A Collaboration with the University of Pittsburgh

Europe rights court hears Italy appeal of crucifix ban

The European Court of Human Rights (ECHR) [official website] on Wednesday held a Grand Chamber hearing [press release] regarding its decision in Lautsi v. Italy [judgment, in French; JURIST report], where the ECHR found an Italian school's display of the crucifix in classrooms violated Articles 2 and 9 of the European Convention on Human Rights [text, PDF], regarding religious and educational freedoms. Italy appealed the decision, arguing that the crucifix is a part of the country's national identity [Reuters report]. Ten other countries—Armenia, Bulgaria, Cyprus, Greece, Lithuania, Malta, Monaco, San Marino, Romania and Russia—joined Italy in its appeal. One lawyer argued the ban would force countries to remove religious references from their flags and national anthems. The 19-judge chamber is expected to announce its ruling in September or October [AP report].

In November, the Greek Orthodox Church urged Europeans to unite in protesting [JURIST report] the decision. Earlier this month, the ECHR overturned a Russian ban on Jehovah's Witnesses [JURIST report], finding that the ban denied congregations their right to religious freedom. In December, a Swiss Muslim filed a complaint in the ECHR after Swiss voters approved a ban on construction of Islamic towers [JURIST reports] known as minarets, alleging violations of religious freedom and freedom from discrimination. The ECHR could take up to 18 months to decide if it will hear the case.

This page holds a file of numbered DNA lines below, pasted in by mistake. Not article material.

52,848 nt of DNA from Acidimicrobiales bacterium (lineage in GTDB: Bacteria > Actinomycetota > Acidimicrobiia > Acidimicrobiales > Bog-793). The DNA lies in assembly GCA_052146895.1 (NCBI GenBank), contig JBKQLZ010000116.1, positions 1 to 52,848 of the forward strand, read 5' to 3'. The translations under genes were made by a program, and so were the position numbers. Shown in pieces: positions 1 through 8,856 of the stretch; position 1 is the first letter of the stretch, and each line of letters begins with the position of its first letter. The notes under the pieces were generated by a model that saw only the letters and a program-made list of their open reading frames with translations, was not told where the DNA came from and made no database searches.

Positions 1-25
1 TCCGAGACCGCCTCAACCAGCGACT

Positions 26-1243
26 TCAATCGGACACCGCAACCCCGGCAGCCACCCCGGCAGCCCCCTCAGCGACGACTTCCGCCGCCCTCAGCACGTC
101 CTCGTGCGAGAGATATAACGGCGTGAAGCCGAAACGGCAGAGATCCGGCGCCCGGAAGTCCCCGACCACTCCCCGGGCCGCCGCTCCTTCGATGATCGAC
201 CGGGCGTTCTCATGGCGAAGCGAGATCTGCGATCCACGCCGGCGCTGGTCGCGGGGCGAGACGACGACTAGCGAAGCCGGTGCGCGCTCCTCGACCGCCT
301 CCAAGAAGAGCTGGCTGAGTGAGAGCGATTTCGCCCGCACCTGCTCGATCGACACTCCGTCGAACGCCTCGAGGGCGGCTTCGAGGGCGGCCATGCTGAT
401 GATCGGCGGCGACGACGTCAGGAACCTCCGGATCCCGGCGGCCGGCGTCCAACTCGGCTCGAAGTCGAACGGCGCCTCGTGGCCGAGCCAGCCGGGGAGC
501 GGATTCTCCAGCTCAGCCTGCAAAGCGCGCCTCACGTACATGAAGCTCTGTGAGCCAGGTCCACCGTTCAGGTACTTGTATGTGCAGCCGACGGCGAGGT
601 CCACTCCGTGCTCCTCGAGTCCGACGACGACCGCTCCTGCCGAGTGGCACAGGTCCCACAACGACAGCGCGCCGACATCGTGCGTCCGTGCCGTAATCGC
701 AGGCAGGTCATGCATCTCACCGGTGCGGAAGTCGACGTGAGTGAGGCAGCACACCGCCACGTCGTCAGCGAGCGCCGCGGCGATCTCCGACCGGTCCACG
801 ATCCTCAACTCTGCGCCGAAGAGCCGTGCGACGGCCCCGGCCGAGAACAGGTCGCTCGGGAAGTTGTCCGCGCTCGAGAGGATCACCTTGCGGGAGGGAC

About Paper Chase

Paper Chase is JURIST's real-time legal news service, powered by a team of 30 law student reporters and editors led by law professor Bernard Hibbitts at the University of Pittsburgh School of Law. As an educational service, Paper Chase is dedicated to presenting important legal news and materials rapidly, objectively and intelligibly in an accessible format.

© Copyright JURIST Legal News and Research Services, Inc., 2013.